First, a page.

My personal dream is to have a roller derby league in Slovakia, but we are not able yet to build there a roller derby fortress. Even though PCRD is always happy to do exhibitions in other cities apart from Prague and people are contacting us all over the country to help them build a league, there is lots of work that many people from the outside don’t realise or can’t imagine. It was three years ago, that PCRD made an exhibition in Brno, but it wasn’t until the last year when the team gained enough people to form a league and become active…

The politics of PCRD has changed over the course of 5 years as well. What started as a punk sport for underdogs is now a league aspiring to be seen as professional, athletic and serious at what it’s doing. I think it’s the same trend worldwide – roller derby has changed and so have we. We’re basically following the trend and I think the work is paying off – media slowly starts to put us into the sports category, people are spreading the news, we are changing our approach along the way as we notice what does and doesn’t work…

However, we’re still not perfect and still learning. I think our biggest ongoing struggle is our financial stability, which sometimes influences our participation in games or tournaments or organising bootcamps that could move us further, or even our entire existence. After 5 years, we lost our practice venue due to unbearable conditions given to us by the school where we used to practice. So now we’re poor and homeless, but still going 😀

I really admire the amount of work my teammates are putting into PCRD’s existence. I think what is really pushing us through is taking risks and having a good team of people who are not willing to give up. Even though it is sometimes frustrating having to stand in front of a new challenge every season, I know it will be for the better in the future.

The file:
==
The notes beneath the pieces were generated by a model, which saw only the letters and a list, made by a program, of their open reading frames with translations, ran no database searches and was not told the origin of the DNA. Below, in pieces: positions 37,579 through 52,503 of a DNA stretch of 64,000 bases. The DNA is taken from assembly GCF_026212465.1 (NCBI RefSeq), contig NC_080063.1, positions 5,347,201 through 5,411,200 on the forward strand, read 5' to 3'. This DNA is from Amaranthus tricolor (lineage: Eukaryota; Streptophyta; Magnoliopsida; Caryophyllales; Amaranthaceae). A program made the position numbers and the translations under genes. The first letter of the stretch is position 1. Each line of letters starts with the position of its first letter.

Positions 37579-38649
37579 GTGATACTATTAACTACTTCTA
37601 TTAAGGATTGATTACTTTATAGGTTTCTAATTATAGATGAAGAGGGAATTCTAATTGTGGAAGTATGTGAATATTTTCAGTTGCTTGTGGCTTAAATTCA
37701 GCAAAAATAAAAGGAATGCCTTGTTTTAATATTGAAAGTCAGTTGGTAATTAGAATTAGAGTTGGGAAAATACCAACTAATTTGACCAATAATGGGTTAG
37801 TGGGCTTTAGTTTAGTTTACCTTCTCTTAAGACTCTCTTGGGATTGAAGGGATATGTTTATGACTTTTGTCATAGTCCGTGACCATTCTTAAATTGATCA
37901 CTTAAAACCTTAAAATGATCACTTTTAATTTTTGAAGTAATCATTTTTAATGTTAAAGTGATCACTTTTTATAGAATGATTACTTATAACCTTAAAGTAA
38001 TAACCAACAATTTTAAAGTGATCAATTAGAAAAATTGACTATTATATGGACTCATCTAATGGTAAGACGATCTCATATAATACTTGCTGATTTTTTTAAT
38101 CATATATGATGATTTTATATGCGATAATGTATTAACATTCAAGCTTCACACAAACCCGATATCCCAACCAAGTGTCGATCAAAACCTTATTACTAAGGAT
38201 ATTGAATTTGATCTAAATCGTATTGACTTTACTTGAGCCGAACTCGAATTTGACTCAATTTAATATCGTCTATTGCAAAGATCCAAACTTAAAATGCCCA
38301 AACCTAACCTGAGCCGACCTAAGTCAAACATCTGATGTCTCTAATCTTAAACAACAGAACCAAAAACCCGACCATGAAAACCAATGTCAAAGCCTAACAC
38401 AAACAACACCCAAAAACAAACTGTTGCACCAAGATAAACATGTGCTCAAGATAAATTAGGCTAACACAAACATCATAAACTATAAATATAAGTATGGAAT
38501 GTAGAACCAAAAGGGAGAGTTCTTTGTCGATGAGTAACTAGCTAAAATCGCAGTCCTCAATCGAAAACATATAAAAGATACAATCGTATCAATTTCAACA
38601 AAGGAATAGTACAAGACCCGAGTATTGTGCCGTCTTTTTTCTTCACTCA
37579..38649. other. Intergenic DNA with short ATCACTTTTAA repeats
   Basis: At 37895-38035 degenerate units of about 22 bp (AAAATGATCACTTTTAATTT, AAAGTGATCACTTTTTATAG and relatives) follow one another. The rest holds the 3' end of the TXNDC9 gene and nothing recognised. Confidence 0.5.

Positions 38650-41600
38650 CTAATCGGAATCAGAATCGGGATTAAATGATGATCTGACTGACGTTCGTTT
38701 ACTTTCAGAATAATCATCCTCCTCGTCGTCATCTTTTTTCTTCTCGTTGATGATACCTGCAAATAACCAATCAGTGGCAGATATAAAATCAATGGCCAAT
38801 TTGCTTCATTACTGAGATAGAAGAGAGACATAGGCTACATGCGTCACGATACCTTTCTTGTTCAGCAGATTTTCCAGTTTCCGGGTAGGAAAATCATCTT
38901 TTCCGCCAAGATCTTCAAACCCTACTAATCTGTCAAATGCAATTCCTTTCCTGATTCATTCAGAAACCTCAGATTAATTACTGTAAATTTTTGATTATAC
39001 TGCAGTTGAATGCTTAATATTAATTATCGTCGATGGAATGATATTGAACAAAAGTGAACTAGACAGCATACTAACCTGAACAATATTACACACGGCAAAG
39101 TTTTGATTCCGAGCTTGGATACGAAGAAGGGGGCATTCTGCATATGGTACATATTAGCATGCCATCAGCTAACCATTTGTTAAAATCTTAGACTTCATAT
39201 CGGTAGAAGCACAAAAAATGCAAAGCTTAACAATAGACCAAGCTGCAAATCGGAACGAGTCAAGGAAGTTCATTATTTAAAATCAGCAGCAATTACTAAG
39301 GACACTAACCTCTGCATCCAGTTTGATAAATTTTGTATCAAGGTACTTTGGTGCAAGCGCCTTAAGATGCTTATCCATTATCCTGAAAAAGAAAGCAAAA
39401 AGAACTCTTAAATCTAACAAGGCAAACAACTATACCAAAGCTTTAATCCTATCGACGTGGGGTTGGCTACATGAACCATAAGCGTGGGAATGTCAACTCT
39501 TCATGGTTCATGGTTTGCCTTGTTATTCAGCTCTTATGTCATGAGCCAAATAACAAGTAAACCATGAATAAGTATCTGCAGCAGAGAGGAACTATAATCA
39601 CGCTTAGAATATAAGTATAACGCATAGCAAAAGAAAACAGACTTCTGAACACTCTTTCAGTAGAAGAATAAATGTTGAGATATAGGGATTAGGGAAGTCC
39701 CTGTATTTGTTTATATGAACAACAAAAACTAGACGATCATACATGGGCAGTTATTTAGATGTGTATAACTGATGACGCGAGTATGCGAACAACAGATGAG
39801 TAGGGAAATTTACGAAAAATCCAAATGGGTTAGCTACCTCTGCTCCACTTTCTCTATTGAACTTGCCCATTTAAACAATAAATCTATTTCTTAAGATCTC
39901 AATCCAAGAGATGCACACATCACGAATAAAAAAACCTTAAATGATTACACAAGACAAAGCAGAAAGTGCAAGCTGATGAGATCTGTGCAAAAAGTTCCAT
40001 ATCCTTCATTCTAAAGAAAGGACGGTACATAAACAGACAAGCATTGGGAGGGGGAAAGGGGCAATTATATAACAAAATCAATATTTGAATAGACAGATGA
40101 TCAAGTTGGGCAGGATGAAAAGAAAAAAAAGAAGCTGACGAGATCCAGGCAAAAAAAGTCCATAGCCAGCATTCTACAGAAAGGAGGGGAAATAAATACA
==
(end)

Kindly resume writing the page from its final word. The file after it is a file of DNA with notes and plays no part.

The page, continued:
Talking to some of those newer leagues in Eastern and Central Europe (and beyond – Estonia and Latvia…), they’ve all emphasised how important the support of other leagues has been in their growth. Do you think Support networks, and National (and Trans-national) bodies, are a really important thing for established leagues to “pay into”?

Oh absolutely! If you are a brand new league in your city or even country it is crucial that you have someone to ask for help. Our beginnings were dependent on getting equipment from Germany and advice from people who already knew how the game should look like. The YouTube videos, roller derby forums and a great community happy to share experience don’t beat a personal contact.

Roller derby is growing, but it’s still new for many people. We gained a lot through people who visited our practices from all around the world willing to share useful information of any kind. I think it used to be our core source until we established some kind of a training plan and managed to educate ourselves on our own, even though we’re not giving up on help from the outside; quite the contrary. Also, we’re a little lucky being located in Prague which is a very popular tourist place even for roller derby community, so we have visitors quite often I have to say. I’m happy I could learn from people who played long before our league even started.

As we write these questions, Prague City has just been accepted into WFTDA as a full member. Can we talk a bit about how the journey from first applying, through Apprentice, to the announcement of Full Membership? What was the draw for joining WFTDA?

We started noticing how leagues around us were joining WFTDA and how it influenced our ability to organise games.